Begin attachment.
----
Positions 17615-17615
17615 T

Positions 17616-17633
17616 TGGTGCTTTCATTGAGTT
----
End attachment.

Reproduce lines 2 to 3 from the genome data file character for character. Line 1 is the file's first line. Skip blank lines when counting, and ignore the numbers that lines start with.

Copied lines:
17615 T

Positions 17616-17633